- A biromantic, heterosexual woman is romantically attracted to people of multiple genders, but is only sexually attracted to men.
- A biromantic, pansexual person is romantically attracted to people of multiple genders, but is sexually attracted to all genders. Perhaps they find themselves romantically attracted to men and nonbinary people, but not women.
These are only a few examples of what mixed orientation can look like. These are not the only ways to describe yourself.
Yes. Often, “bisexual” is used to describe both romantic and sexual orientation.
However, as mentioned earlier, mixed orientation is a thing and you can be bisexual without being biromantic — and vice versa.
Many people feel that sexual and romantic attraction are one and the same.
Some say that the word bisexual implies that you’re romantically attracted to two or more genders, as well as sexually attracted to two or more genders.
In recent years, we have learned that mixed orientation is a real thing, and that there are multiple ways to experience attraction.
So, you’ve figured out that you’re biromantic. Awesome! At this point, you may want to tell the people in your life.
For some people, coming out can feel ceremonious. For others, it’s more casual. Coming out could look like:
- gathering your friends and family in person and telling them you’re biromantic
- talking one-on-one with your loved ones and telling them you’re biromantic
- making a social media post where you explain your romantic orientation
- watching Netflix with your friend and casually saying, “By the way, I’m biromantic!”
The point is that there’s no “right” way to come out as biromantic — it’s all up to you to decide what feels comfortable.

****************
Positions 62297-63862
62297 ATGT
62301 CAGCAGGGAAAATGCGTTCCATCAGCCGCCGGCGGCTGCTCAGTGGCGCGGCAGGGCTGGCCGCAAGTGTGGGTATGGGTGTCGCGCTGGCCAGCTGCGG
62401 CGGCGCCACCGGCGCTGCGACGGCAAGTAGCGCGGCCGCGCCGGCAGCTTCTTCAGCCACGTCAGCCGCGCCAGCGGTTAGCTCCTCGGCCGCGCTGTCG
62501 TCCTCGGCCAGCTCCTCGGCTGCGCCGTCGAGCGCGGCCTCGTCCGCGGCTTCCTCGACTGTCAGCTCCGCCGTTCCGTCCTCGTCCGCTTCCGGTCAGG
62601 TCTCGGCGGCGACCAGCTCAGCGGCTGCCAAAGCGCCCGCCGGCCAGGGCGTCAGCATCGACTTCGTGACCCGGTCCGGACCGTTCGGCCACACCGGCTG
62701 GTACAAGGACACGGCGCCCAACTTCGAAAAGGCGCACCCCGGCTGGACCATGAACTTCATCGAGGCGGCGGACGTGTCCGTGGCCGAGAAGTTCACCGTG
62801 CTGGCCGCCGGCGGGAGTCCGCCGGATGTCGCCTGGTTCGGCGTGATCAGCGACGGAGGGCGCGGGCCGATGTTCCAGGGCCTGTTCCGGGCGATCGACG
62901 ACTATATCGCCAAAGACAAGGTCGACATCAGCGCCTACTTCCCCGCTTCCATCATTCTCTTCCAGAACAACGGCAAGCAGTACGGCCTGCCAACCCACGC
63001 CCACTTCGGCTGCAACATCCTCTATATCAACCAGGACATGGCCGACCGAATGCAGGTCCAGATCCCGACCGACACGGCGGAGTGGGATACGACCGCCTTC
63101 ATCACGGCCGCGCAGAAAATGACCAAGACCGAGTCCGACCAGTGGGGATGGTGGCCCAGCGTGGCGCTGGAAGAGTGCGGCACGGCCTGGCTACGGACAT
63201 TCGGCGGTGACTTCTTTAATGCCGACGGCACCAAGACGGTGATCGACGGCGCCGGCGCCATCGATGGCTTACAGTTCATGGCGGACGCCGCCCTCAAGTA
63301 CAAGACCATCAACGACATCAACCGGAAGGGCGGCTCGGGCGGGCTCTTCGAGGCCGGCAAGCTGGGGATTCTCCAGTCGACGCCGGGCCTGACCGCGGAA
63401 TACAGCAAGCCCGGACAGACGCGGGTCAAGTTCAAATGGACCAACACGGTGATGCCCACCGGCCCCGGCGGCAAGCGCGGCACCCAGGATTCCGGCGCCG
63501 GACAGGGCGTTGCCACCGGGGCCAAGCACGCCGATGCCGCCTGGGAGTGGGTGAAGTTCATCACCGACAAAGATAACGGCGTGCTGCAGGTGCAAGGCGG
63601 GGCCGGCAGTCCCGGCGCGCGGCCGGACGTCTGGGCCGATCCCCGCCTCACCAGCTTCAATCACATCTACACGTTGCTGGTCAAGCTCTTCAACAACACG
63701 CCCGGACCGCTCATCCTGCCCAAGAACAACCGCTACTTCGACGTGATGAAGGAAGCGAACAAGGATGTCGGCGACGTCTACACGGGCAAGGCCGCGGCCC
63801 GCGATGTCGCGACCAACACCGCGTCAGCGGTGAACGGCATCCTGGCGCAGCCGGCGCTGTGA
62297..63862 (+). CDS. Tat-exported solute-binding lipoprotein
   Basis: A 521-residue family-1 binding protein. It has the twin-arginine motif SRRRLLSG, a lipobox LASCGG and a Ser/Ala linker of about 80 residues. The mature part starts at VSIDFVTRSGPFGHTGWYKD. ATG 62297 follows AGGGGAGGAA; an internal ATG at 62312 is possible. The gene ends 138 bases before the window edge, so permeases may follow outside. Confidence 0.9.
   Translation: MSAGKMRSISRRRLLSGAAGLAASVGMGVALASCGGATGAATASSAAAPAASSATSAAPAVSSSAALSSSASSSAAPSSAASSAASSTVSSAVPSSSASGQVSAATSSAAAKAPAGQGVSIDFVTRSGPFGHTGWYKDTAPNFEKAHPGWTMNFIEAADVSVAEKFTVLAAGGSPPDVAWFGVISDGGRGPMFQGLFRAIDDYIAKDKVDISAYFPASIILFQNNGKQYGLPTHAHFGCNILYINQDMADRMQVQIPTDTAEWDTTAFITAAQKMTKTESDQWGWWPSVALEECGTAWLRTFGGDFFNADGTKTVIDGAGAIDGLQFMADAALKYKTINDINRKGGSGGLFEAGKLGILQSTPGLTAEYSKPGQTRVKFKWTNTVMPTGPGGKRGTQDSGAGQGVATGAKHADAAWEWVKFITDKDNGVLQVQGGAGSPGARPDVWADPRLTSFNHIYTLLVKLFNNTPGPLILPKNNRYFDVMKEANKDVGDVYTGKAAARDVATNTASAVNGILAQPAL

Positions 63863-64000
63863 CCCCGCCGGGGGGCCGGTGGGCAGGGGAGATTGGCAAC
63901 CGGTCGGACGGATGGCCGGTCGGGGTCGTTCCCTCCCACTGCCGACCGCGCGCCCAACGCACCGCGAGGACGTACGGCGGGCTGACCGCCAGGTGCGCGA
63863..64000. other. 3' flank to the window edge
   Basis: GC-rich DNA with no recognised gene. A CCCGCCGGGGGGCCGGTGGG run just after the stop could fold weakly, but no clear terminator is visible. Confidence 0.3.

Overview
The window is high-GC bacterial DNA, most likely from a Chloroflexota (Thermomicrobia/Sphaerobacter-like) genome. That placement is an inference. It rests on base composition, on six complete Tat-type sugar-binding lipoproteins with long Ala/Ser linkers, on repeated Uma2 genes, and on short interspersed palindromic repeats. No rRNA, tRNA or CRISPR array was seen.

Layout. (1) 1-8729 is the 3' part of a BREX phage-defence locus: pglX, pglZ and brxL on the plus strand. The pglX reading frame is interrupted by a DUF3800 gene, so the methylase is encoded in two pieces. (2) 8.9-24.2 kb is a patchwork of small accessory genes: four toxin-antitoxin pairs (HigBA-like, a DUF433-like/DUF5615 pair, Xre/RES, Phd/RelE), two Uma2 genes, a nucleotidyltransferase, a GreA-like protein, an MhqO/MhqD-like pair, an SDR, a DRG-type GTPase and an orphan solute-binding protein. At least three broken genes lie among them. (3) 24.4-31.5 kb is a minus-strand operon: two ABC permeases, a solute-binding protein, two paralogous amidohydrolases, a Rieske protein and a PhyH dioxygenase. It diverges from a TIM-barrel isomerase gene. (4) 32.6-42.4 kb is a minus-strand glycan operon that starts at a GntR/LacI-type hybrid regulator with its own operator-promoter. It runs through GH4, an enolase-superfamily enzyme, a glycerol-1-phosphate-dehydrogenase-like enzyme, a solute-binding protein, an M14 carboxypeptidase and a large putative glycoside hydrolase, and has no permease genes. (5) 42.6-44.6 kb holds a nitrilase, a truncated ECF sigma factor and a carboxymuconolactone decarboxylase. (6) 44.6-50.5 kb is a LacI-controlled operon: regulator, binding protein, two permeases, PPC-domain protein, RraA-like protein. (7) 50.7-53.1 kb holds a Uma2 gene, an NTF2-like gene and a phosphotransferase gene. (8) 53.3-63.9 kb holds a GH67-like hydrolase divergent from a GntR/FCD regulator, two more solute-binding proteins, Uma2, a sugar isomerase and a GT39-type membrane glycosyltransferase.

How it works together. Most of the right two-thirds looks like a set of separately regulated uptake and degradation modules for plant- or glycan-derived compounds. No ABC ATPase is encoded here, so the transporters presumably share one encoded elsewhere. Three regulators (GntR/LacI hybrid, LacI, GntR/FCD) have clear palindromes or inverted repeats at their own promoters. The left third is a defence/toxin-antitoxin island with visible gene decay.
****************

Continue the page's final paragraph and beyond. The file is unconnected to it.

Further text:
When coming out as biromantic, you might want to use the following talking points:
- Start off by saying that there’s something you’d like to share with them. Tell them you’re biromantic.
- Explain what it means. You might say, “This means I’m capable of being romantically attracted to people of multiple genders.” Perhaps explain which genders you’re attracted to.
- If you’d like, explain your sexual orientation, too, and the difference between romantic and sexual attraction.
- Tell them what kind of support you need. For example, you can say, “I’d like to talk about the feelings I have. Can I vent to you?” or “Could you help me tell my parents?” or “I just wanted to let you know because it’s important to me.”
If you’re coming out to someone in person and you’re nervous about their reaction, it might be wise to bring a supportive friend along.
Not a fan of in-person conversations? Consider coming out over text or phone call. Many people come out via social media, which helps them tell multiple people at once and garner love and support from those around them.
To learn more about biromanticism, check out the following online resources:
- Asexual Visibility and Education Network, where you can search the definitions of different words relating to sexuality and orientation
- Bisexual Resource Center and BiNet USA, which are both excellent sources of information and support for biromantic and bisexual people
- GLAAD, which has a number of resources and articles on their site
You might also want to join local LGBTIQA+ groups, if you’d like to have face-to-face support. Facebook groups and Reddit forums can also be a helpful source of information and support.
Remember that the label(s) you choose to describe your experiences — if any — are up to you. No one else can dictate how you identify or express your orientation.
Sian Ferguson is a freelance writer and editor based in Cape Town, South Africa. Her writing covers issues relating to social justice, cannabis, and health. You can reach out to her on Twitter.